Postcard: To Dear Mother – 1913

BROWNINGRoseAltheaPostcardfrom GRAYLula-Front

BROWNINGRoseAltheaPostcardfrom GRAYLula-Back

Postmarked: 20 February 1913, Craig MO
To: Mrs. Alex Gray, Gower Mo c/o G. R. Hines

Dear Father and Mother:
Rec’d
your card and will
write
you a line to
let you know we are
getting along fine.
Aunt Han Ball died the
day you went away.
All went up there
that evening. Lester was
better yesterday but haven’t
heard today. How is
everybody. Lula

This postcard is from Lula Gray (1881-1973) in Craig, Missouri to her mother Rose Althea Browning Gray (1854-1938), 65 miles away in Gower, Missouri. Rose is Todd’s 2x Great Grandmother. Lula was 31 when the card was written, and married Allen Bowersox when she was 51.

Because the card was mailed to Mrs. Alex Gray in Gower MO c/o G.R. Hines, I think she was staying with her sister-in-law Sarah Elizabeth Gray Hines (1861-1931), who was married to George Robinson Hines (1856-1941). Alex & Rose Gray lived in Craig with their daughters Lula and Bernice Erma.

I didn’t know who Aunt Han Ball was, but with Missouri Death Records online I found Hannah Ellen Kruson Ball died in nearby Fairfax, Missouri on January 7, 1913. She was the widow of Joseph Louis Ball. Perhaps this is Aunt Han Ball. Does anyone know how she fits into our family tree?

I wonder how they traveled those 65 miles. (My father-in-law Lanny Gray read this and said that the family traveled a lot by train.) I wonder what prompted such a long visit. I wonder who Lester was.

Catherine Gatsy Wadsworth (1781-1852) – The Gray Family’s Brick Wall

Oh how I would love to have a chat with Catherine Wadsworth. During the 1840s, she moved from Davidson County, North Carolina to Buchanan County, Missouri with her three adult sons: William Wadsworth (1817-1859), Franklin William Gray (1821-1864), and Robert Wadsworth Holmes (1825-1901). I say that so casually, “moved.” It was a 1000+ mile trip in a covered wagon. That is about a 70 day trip. What prompted that adventure?

I don’t know if Catherine was ever married, so Wadsworth may be her maiden or married name.

I don’t know who fathered her children either, but there’s a good possibility the father of Robert is Reuben Holmes (1763-1831, Davidson and Rowan Counties, North Carolina.) Reuben was married and had 7 children, but his wife died in 1798. His 1830 will divided his property among his children and grandchildren, but also left one slave each to two males, Robert Wadsworth and Reubin Northern (noted in the will “alias Reubin Holmes”.) The will read “Robert Wadsworth (son of Gatsy Wadsworth) one negro boy [youth] named Peter.” Witnessing the will is Gatsy Wadsworth, and a 1831 codicil to the will is witnessed by Catherine Wadsworth. In the will Reuben specifically refers to people as “my children” or “my son” or “my daughter” but he doesn’t note his relationship to Robert Wadsworth (age 5), or Reubin Northern.

One reason it’s so hard to find information about Catherine is that prior to 1850, the United States Census provided names of only the head of household, with tally marks in the appropriate gender/age columns for others living in the house. It’s possible that Catherine lived with Reuben Holmes in 1830 because there is a tally mark in the column for females in her age group, plus 4 young children, 3 of which could be hers. I have no clue as to where she could have lived prior to that, or after Reuben’s death in 1831.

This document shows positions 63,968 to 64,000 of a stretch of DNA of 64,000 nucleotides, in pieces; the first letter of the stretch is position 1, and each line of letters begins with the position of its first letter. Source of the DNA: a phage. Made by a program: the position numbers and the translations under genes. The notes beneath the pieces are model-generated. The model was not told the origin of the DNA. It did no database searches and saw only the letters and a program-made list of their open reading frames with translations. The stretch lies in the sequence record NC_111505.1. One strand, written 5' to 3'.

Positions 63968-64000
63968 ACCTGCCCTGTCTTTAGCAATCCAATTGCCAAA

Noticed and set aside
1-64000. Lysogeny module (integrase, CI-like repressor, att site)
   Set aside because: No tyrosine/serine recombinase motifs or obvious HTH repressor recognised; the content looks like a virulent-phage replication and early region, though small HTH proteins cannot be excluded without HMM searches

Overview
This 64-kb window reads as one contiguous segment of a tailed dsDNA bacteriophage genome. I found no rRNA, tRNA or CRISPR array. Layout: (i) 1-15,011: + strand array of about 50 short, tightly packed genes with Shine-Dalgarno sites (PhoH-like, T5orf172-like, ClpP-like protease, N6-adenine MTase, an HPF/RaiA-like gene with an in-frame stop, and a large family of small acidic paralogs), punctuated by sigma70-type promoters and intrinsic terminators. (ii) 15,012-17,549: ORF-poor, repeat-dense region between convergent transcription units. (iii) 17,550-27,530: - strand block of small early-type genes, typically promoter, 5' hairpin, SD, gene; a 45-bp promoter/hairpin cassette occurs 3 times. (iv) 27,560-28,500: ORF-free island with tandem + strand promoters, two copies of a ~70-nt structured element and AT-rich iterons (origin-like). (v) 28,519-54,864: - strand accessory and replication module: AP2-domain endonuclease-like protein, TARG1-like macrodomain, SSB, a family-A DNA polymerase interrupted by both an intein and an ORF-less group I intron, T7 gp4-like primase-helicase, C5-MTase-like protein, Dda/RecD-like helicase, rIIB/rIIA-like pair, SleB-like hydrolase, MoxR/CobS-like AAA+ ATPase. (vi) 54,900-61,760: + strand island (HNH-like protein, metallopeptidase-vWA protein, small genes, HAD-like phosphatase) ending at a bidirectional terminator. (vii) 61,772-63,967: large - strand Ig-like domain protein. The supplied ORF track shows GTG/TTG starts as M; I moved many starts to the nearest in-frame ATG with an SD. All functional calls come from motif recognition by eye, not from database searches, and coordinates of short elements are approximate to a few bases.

Back to the move . . . It seems William likely made the move first, with Catherine following a couple of years later with Franklin and Robert. William married in Buchanan County in September 1843, and US General Land Office Records show he received land there in 1846 and 1850. Before leaving North Carolina, the younger brothers married sisters on October 30, 1846. I suspect they didn’t leave immediately, heading into the winter, traveling by covered wagon for 70 days. Hopefully they waited until spring.

Franklin’s bride Judah Arena Parrish and Robert’s bride Sarah Ann Parrish had brothers Simeon Parrish and Benjamin Parrish who relocated to Buchanan County around the same time, so perhaps they traveled together. We know that by June of 1848, she was received as a member of New Harmony Church (near where Gower is today) as minutes report “received Sister Gatsy Wadsworth by letter.”

Luckily we have the 1850 United States Census for Tremont Township, Buchanan County Missouri. Catherine is 67, living with Franklin Gray (age 29, farmer), his wife Jane (26, and her name was really Judah), their children William (2) and Benjamin (10 months), and someone named Jesse Hill (22 year old male born in NC.) In the next house on the census we find William Wadsworth (33, farmer) married to Elizabeth (29), and their children Sarah (6), James (5), Mary (4) and John (2). Then we skip a house and the next house has Robert Holmes (25), his wife Sarah (28), and their children Reuben (3) and Ansel (1). Catherine, her sons and their wives were all born in North Carolina, and all of her grandchildren were born in Missouri.

Church records show that Catherine died in 1852, and she was buried in the church cemetery. Her son William died by 1859 and is buried there too. (His wife remarried and is buried in the cemetery with her 2nd husband.)

There are no known photos of Catherine, but here is a picture of Franklin and Judah Gray. We will talk more about them later.

Franklin Judah Gray

Thanks to Linda Holmes Mason for information from New Harmony Church records and Reuben Holmes’ will, and Lanny Gray for the photo.